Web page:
The anxiety disorder of organizations
I’ve been educated as a psychologist. I learned that people with anxiety disorders want to have control over everything. Imagine someone with mysophobia (pathological fear of contamination and germs). When they feel anxious, they want to solve that anxiety by washing their hands. That’s what we psychologists call control behavior. The problem in an anxiety disorder is that the anxious feeling keeps coming back and you’ll need to wash your hands time and again. You capability to handle anxiety lowers, since you always try to immediately get rid of your tensions. In the end, someone with an anxiety disorder keeps avoiding or controlling situations to prevent or remove the anxiety.
Nowadays as an organizational psychologist, I see exactly the same urge at work. When someone makes a mistake (as will happen, sooner or later), the immediate reaction is control. We need protocols to prevent that mistake from happening. We need checkups and final checkups. And we need to follow the rules, so mistakes are not our fault, but the consequence of following the rules. Which isn’t as bad, apparently. Example: when my fiancée and I bought a home last year, our mortgage advisor needed to check of all the boxes — on income, savings, pensions, etc. Even though some of these boxes were non-applicable or irrelevant for our situation (since I work as an entrepreneur), they needed to be checked. Because if he didn’t check them, and something goes wrong during the thirty or so years my mortgage runs, he made a mistake and it’s his fault.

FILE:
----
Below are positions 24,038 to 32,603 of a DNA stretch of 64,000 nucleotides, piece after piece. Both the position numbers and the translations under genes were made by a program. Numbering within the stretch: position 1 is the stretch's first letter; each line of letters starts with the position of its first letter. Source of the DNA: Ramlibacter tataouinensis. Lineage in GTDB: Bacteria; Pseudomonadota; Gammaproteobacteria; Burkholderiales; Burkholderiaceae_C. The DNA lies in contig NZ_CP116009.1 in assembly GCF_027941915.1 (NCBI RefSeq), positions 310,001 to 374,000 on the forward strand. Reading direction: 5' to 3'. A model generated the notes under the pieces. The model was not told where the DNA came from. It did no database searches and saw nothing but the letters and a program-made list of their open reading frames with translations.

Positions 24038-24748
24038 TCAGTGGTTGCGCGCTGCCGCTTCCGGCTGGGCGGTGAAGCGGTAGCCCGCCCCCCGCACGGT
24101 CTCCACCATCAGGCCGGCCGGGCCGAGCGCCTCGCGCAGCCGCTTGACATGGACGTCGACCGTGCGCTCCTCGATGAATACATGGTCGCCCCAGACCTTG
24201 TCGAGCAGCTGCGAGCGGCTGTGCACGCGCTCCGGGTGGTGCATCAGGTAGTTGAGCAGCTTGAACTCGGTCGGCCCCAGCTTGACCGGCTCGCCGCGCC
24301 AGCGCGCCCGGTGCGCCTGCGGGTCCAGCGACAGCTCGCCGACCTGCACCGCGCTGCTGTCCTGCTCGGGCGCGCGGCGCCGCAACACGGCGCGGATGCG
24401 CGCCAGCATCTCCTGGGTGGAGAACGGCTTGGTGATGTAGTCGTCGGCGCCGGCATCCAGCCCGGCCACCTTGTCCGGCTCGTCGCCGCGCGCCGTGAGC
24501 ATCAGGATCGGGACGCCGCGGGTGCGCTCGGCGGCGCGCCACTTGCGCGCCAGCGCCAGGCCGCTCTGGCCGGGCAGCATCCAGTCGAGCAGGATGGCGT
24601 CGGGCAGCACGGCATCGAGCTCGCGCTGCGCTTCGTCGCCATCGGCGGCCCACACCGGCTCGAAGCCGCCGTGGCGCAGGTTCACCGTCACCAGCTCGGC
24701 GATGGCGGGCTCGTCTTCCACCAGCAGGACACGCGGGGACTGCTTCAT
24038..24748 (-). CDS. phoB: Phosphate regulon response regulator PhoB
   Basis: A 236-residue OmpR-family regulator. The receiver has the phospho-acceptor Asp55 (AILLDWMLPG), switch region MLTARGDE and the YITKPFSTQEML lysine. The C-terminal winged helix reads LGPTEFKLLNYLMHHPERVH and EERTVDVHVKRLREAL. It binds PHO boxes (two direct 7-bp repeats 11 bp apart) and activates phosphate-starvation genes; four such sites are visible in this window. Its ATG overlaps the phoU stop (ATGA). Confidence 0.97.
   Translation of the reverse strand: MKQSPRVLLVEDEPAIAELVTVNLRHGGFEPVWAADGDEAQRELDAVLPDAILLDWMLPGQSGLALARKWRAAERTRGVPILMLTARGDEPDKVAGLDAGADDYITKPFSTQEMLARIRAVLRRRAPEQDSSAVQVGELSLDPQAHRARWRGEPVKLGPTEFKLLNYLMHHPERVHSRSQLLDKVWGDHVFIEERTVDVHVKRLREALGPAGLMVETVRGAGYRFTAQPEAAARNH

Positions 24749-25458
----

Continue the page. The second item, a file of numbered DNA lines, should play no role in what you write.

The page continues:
What we forget, is the same as what someone with anxiety disorder forgets. The short term effect of more control is positive: lower anxiety, better knowledge and safer behavior. No germs, no mistakes. But the long term effects are negative. Overregulation, less initiative, continuous stress and alertness, and only two responses to difficult situations: run or control. Perhaps you’ll recognize this wait-and-see mentality, where responsibilities are never taken but instead always deferred to managers and rules. The effect is a frozen organization in which learning by doing is impeded.
So, what to do about it? Perhaps we can treat this organizational disorder just the same as the individual problem. Exposure to a certain degree of uncertainty is key. Allow room for making and reporting mistakes. When stakes are high (e.g. in a hospital or with NASA), of course, extra control is totally worth it. But we need to take into account whether the outcome is worth the extra control. If the possible mistake is easily solved, get on with it and try. And we need to make sure that all our control mechanisms don’t add up to something unworkable. Control of your work is supposed to improve outcomes, not to clip your wings.
We need to get a bit less anxious and take some risks. And leaders need to reassure employees that that’s ok.
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